In a sense, the imposing image of the Intelsat VI spacecraft set the tone of the meeting. Extending from the floor to just short of the high bay’s 40-foot-plus ceiling, it dwarfed the full-size model of Intelsat I which stood next to it. Intelsat I, also known as Early Bird, was the first satellite that Hughes built for the International Telecommunications Satellite Organization back in 1965. Astrain pointed out that Early Bird could handle 240 telephone calls at one time, or one black and white television show. In contract, Intelsat VI is capable of transmitting 33,000 simultaneous phone calls and four color television channels. The visual underscored Wheelon’s statement that “Intelsat VI is by far the largest commercial satellite program ever undertaken – as large as or larger than the very big programs that we do for the U.S. Department of Defense.” The first five satellites will cost INTELSAT about $700 million. If the organization later decides to pick up its options on another 11 of the tall spacecraft, the program could grow to over $1.5 billion in 1982 dollars.

The program’s size and cost are indicative of the growing demand for satellite communications by the nations of the world. INTELSAT, which has 106 shareholding member nations, supplies spaceborne telephone and television to 150 countries through its global network. The international organization’s system of 14 satellites, most of which were built by Hughes, carries more than 60 percent of the world’s overseas traffic and almost all international television. And Astrain indicated that there’s nowhere to go but up. INTELSAT is already projecting that by the time the first Intelsat VI is launched in 1986, the not-yet-launched Atlantic Ocean Intelsat VA, with 15,000 circuits, will be saturated. Even Intelsat VI’s 33,000 circuites may not be enough for long. By 1990, Astrain said, INTELSAT may need the capacity to handle 110,000 telephone calls. The demand could reach 500,000 circuits by the end of the century.

However, new technology and growth capabilities built into Intelsat VI by SCG will help prevent a communications gap. Intelsat VI’s satellite-switched, time division multiple access (SS/TDMA) digital communications technology will greatly increase its capacity and efficiency in handling traffic. And its frequency reuse scheme will allow six-fold use of the same frequency band.

In citing the satellite’s design flexibility for growth, Wheelon pointed out that the communications payload can be increased by half. Its basic power of 2,200 watts can be doubled to accommodate increased demands as well.

Astrain said that in theory, such advances combined with other techniques could make it possible for one Intelsat VI satellite to cope with as many as 100,000 telephone calls at one time, “And while we don’t intend to go to an all-digital operation in the foreseeable future, this program must be seen as the first step in that direction,” he said.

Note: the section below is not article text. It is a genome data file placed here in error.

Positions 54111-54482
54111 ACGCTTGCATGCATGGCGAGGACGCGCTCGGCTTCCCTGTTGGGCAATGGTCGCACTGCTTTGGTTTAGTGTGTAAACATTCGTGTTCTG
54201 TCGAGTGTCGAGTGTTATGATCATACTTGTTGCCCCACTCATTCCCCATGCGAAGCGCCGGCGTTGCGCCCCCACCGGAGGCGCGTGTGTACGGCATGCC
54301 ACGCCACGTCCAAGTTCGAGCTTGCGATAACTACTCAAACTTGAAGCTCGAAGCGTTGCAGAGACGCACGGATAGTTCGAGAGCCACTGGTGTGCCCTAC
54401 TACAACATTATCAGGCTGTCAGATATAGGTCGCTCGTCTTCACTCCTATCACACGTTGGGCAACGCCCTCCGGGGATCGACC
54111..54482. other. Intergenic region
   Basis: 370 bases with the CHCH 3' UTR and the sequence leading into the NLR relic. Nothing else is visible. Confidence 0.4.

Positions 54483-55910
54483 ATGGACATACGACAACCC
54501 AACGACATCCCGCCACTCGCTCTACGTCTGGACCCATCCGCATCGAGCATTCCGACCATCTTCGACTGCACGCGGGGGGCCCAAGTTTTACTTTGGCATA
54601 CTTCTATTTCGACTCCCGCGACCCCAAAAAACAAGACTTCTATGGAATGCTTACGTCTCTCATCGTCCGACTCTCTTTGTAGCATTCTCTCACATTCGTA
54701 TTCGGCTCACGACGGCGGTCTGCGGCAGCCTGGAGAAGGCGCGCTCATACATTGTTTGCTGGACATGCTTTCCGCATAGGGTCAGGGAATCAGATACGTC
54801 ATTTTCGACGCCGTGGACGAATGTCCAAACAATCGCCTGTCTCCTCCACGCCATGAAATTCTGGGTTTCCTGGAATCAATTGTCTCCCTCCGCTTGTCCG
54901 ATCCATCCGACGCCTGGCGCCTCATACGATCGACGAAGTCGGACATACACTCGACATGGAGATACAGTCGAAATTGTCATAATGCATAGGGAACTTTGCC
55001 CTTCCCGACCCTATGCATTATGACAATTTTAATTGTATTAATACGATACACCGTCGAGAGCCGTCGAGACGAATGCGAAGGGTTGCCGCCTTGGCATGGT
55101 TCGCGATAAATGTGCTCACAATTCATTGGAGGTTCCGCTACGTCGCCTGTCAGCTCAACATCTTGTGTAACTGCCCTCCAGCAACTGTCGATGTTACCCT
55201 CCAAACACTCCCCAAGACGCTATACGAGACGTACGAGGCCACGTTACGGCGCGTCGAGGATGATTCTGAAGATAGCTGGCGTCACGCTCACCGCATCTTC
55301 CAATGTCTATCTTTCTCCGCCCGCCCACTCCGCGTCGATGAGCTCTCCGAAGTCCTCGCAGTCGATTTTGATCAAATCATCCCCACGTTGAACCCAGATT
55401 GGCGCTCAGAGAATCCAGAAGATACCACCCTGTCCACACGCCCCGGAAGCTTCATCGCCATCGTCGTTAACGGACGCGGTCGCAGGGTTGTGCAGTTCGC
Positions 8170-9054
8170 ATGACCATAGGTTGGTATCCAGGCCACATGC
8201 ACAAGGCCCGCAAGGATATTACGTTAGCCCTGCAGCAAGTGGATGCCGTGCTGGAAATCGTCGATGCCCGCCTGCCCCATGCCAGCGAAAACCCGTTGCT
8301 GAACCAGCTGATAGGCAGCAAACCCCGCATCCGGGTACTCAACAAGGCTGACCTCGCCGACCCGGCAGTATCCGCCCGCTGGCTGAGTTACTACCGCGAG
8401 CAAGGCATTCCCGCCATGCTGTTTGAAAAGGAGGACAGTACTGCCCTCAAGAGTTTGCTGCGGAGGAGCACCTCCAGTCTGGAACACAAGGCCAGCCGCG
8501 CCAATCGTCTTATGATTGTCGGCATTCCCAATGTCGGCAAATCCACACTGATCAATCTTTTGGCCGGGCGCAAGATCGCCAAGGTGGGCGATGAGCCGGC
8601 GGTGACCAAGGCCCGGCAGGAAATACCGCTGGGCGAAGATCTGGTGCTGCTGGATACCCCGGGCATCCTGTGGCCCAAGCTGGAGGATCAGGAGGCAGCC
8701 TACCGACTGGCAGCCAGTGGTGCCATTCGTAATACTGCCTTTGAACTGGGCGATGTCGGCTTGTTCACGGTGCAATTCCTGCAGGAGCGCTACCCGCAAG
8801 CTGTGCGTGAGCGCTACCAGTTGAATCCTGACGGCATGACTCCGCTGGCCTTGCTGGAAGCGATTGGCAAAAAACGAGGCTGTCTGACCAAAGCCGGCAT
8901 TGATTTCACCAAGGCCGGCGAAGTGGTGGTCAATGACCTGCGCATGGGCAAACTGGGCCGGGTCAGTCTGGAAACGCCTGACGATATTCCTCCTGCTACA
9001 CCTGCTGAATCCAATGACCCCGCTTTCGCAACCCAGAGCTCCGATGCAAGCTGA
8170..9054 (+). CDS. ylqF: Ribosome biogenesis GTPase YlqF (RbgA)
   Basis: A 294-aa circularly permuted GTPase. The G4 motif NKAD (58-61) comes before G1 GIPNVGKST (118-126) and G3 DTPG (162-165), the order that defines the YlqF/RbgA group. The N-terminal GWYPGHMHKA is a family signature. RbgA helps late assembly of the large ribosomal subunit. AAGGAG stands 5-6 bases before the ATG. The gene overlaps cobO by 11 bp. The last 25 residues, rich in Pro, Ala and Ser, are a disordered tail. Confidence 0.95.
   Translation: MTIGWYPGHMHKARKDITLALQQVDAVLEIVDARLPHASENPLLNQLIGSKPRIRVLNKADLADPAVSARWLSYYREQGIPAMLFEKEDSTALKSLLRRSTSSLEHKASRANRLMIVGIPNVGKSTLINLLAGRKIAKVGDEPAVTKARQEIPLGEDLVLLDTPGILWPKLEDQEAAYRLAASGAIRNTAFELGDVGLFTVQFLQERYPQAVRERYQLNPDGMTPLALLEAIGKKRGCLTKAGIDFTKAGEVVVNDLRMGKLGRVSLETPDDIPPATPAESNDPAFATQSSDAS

Wheelon said that the workload generated by the I-VI program will mean adding to the already growing SCG population. Partly to meet Intelsat VI staffing requirements, between 500 and 1,000 new people will be hired in the next year. The Group president emphasized that the number of new hires is driven not only by new business, but by ongoing programs as well. He said that 2,400 specialists around the world will be working on Intelsat VI – 1,000 at SCG and 1,400 at Hughes subcontractors abroad.

Asked whether the new Intelsats will be assembled and tested here at El Segundo or at the planned Titusville facility in Florida, Wheelon said, “Some of the Intelsat VI’s down the road will be assembled and tested in Florida. Whether the first five will be is something I can’t be sure of today.”

Wheelon noted that all the Group has in Titusville at the moment is bare land. “Whether the Florida assembly and test facility emerges in time to do Intelsat VI is not yet clear.”

Intelsat VI may be a big job, but the Group is equal to the task, Wheelon pointed out. “It’s an exciting program. The first satellite will be delivered forty-four months from program go-ahead. More significantly, we have to make and deliver one of the large satellites every four months. That really is a challenge.”

Despite unseasonably cold and rainy weather the day of the press conference, a sizeable number of media representatives turned out for the event. The story of Intelsat VI made the front page of the Los Angeles Times and was carried over the airwaves by TV channels 4 (KNBC), 5 (KTLA) and 7 (KABC).

Note:  It would most interesting to add some comments to this post regarding the Intelsat VI proposal.  Anyone who worked on that proposal or has information about it please send us your comments.